A general view of the Coretta Scott King Peace and Meditation Garden and Monument at the Martin Luther King Jr. Center & National Historic Site on April 27, 2023 in Atlanta, Georgia (photo by Paras Griffin/Getty Images)

The King Center for Nonviolent Social Change in Atlanta, Georgia, has a new memorial garden and pavilion honoring Coretta Scott King. Designed by New York-based artist Saya Woolfalk, the Coretta Scott King Monument and Peace and Meditation Garden were unveiled on what would have been the author and civil rights activist’s 96th birthday last Thursday, April 27.

The monument component of the memorial consists of an ornate stainless steel and bronze pavilion with a rose pattern around the sheets that make up the dome, referencing the coral-orange hybrid rose named after Scott King herself. The floral motif also appears again on the floor through a ceramic tile mosaic rendering the rose. Along the inner perimeter of the dome’s edge, Woolfalk incorporated a quote from Scott King that reads: “Women, if the soul of the nation is to be saved, I believe that you must become its soul.”

In a nod to Scott King’s career and passion for public speaking, Woolfalk placed a lectern at the center of the pavilion with several cast bronze microphones, one of which is live, to invite patrons to voice their commitments to nonviolent change within the civil rights movement today.

Woolfalk was also selected to bring similar public memorials of Supreme Court Justice Ruth Bader Ginsburg in Los Angeles and conservationist Marjory Stoneman Douglas in Miami to fruition. The commissions were supported by the media streaming company Hulu in acknowledgment of the fact that fewer than 8% of public statues depict women in the United States.

Artist Saya Woolfalk placed a lectern at the center of the pavilion with several cast-bronze and one live microphone. (photo by Paras Griffin/Getty Images)

In lieu of figurative depictions of these women, the artist chooses to represent them in a metaphorical sense that speaks to their spirit and ideals.

“In conceptualizing each monument, I did not want a physical representation of the women. I make immersive interactive experiences, and it was important to me that the pieces be interactive — spaces where visitors can gather to learn, reflect, and be enveloped by the spirit of these great women in American history,” Woolfalk told Hyperallergic. “I also wanted the artworks to become a part of a network of sacred sites, and so I created continuity between each of the pieces by making each take the form of an open-air chapel.”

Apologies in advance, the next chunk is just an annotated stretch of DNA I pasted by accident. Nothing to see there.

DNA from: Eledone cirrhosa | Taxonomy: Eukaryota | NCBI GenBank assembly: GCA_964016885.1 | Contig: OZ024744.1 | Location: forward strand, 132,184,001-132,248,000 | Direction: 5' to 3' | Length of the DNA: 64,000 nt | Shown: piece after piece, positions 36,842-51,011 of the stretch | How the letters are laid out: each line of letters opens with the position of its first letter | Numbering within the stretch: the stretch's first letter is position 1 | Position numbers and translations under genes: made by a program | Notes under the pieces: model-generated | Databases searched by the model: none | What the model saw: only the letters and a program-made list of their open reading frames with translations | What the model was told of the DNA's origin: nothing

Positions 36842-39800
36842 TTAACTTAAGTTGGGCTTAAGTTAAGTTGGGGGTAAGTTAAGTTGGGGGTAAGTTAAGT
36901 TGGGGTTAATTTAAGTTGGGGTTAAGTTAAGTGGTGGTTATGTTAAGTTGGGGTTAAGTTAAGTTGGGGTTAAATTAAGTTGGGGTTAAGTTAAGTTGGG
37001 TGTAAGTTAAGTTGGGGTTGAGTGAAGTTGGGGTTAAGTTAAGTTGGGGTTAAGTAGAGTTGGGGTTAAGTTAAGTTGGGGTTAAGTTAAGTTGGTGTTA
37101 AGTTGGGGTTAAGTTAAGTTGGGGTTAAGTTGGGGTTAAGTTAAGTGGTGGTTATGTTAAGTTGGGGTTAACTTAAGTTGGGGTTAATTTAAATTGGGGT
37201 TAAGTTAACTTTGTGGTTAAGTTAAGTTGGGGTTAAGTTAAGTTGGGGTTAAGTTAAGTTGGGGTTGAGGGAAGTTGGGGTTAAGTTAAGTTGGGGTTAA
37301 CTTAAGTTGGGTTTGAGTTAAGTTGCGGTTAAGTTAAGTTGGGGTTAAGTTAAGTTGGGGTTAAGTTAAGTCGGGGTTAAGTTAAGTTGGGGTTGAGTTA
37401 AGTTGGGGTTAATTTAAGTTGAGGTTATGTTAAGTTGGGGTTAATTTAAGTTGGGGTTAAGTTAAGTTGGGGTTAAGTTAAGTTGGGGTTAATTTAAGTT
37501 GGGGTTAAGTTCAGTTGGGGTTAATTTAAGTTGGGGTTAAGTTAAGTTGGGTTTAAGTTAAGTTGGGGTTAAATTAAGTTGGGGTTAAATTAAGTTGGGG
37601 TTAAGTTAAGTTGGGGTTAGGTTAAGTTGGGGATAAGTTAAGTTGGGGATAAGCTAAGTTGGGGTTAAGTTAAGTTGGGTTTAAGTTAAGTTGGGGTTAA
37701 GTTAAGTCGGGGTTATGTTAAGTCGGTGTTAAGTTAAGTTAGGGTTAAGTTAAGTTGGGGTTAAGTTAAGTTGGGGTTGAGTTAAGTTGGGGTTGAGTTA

Coretta and Martin Luther King Jr.’s daughter and King Center CEO Bernice A. King and her 14-year-old niece, Yolanda King, untied the ceremonial ribbon to the Peace and Meditation Garden together and trimmed the pavilion ribbon during the unveiling ceremony that was attended by former Atlanta Mayor Andrew Young, civil rights advocate Xernona Clayton, and many others. Poet laureate Pearl Cleage and Grammy award-winner Jennifer Holliday were among several artists featured in the program honoring the late Scott King for her birthday.

The King Center was established by Coretta Scott King in 1968 following the assassination of her husband. MLK Jr.’s remains were eventually moved from the Southview Cemetary to a custom-built marble crypt on the King Center campus in 1970, and Scott King was buried there alongside her husband in 2006. Woolfalk said in a statement to GPB News that it was meaningful to construct the monument on the “sacred grounds” of the King Center rather than honoring Scott King at any other location. The King Center is free to visit from 10am to 5pm daily.

Editor’s note 5/2/23 1:40pm EST: This article has been updated with a quote from Saya Woolfalk.

Rhea Nayyar (she/her) is a New York-based teaching artist who is passionate about elevating minority perspectives within the academic and editorial spheres of the art world. Rhea received her BFA in Visual...